The origins and development of the ombudsman institution are outlined and the significance of the ombudsman is addressed from the perspective of two parameters, democracy and rule of law, that form and shape both the context in which the institution functions and its ability to serve citizens effectively. The contribution of the ombudsman institution to the quality of democracy is examined, primarily by way of a comparison between ombudsmen and courts, which allows for an explanation of the distinctive contribution of the former in terms of norms and procedures. The ombudsman institution both reflects, and contributes to the maintenance and improvement of the quality of an evolving constitutional order that embodies pluralist democracy and the rule of law as fundamental principles. An assessment is made of the of the contribution of the ombudsman institution to the quality of democracy through its offering citizens a choice of remedy, as an alternative to the courts. Although the ombudsman offers certain advantages, courts are the bedrock of the rule of law and in the absence of a well-functioning judicial system, the scope for the ombudsman institution to help improve the quality of democracy is very greatly diminished. An ombudsman’s work with complaints not only empowers citizens and strengthens democracy, but also widens access to justice and so helps reinforce the rule of law. The ombudsman institution thus reflects, as well as helps maintain, the quality of constitutional order that embodies pluralist democracy and the rule of law as fundamental principles.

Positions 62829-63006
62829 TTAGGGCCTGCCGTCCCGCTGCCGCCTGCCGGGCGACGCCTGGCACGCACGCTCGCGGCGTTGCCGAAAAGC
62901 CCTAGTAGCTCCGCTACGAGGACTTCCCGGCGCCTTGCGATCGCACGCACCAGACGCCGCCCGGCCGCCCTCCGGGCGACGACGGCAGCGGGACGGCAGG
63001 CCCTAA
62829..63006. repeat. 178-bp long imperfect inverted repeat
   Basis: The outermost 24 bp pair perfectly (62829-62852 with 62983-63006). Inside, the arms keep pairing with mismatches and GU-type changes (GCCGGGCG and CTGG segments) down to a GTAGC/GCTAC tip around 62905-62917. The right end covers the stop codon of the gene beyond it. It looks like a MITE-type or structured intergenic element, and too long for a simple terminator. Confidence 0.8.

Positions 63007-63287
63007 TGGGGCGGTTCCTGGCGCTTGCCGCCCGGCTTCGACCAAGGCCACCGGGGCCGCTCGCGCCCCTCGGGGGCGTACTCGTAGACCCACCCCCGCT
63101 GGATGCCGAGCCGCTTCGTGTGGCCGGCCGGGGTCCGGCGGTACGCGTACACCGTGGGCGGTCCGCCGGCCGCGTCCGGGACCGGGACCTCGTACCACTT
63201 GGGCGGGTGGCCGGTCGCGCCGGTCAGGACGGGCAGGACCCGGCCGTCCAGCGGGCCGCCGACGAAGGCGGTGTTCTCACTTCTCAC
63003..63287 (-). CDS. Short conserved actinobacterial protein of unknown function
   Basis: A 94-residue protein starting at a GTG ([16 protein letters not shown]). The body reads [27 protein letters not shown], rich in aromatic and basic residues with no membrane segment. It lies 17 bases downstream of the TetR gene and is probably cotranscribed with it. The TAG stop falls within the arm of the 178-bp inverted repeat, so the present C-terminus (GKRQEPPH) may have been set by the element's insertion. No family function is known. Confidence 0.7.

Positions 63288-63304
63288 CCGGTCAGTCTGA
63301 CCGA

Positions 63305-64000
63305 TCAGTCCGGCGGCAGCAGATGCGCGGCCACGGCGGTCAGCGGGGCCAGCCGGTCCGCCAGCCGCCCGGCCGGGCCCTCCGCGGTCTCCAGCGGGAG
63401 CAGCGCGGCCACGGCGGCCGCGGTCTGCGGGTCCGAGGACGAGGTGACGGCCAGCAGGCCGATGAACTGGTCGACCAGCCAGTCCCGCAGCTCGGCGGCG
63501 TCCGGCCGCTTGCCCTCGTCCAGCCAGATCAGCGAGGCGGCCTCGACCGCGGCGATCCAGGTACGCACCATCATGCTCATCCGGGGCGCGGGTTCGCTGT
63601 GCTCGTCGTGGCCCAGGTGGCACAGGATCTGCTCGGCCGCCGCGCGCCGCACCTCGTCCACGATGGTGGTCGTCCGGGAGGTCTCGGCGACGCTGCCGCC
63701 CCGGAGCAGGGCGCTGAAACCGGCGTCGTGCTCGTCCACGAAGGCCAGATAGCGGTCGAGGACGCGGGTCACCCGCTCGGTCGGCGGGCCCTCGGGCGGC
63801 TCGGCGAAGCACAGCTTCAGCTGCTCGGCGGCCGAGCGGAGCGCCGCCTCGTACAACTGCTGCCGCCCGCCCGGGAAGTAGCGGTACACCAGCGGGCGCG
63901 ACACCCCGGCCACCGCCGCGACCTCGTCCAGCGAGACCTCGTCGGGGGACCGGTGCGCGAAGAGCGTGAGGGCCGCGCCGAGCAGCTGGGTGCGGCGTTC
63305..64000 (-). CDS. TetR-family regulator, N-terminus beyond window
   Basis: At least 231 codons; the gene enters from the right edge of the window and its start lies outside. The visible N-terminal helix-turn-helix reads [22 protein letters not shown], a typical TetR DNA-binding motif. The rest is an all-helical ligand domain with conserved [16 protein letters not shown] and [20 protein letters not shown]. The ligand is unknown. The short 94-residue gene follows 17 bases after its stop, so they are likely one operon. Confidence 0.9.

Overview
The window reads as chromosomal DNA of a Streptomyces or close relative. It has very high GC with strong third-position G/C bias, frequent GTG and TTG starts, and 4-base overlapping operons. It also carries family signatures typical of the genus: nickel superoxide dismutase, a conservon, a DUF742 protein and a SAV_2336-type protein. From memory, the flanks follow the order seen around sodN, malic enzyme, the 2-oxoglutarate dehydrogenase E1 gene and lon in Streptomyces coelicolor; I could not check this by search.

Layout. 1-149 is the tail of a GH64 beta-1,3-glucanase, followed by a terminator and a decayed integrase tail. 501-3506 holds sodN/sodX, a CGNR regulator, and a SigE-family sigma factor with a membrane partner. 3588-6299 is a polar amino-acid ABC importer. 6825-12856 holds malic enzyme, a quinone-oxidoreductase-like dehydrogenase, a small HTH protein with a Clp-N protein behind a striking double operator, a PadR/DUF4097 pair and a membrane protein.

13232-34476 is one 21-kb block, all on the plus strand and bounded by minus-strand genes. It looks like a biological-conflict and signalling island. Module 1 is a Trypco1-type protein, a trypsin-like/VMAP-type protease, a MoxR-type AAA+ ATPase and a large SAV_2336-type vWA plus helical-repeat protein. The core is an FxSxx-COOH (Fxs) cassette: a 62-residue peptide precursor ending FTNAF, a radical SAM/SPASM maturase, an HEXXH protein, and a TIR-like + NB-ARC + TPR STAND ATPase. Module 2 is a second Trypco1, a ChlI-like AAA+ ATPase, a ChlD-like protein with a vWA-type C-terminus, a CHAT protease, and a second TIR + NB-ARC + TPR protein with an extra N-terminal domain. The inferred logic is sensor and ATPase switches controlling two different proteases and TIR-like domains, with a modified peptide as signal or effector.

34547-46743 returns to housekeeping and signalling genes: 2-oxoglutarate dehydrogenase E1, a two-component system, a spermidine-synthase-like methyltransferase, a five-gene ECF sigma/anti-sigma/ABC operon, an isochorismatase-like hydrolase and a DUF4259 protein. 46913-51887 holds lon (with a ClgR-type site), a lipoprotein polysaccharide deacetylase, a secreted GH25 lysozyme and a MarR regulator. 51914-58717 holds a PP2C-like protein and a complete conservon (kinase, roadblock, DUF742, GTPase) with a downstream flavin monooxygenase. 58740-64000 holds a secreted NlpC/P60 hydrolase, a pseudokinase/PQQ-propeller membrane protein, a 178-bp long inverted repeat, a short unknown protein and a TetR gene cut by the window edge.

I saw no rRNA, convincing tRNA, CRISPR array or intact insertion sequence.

Professor P. Nikiforos Diamandouros has served as European Ombudsman since April 2003. He was elected to this position by the European Parliament in 2003 and subsequently re-elected in 2005 and 2010. From 1998 to 2003, he was the first National Ombudsman of Greece. He is Emeritus Professor of comparative politics at the Department of Political Science and Public Administration of the University of Athens. From 1995 to 1998 he served as Director and Chairman of the Greek National Centre for Social Research (EKKE). He received his B.A. degree from Indiana University (1963) and his M.A. (1965), M.Phil. (1969) and Ph.D. (1972) degrees from Columbia University. He has written extensively on (a) the politics and history of Greece, Southern Europe and Southeastern Europe and, more specifically, on democratization, state and nation-building, and the relationship between culture and politics, and (b) the relationship between rule of law, democracy and the ombudsman in European legal order.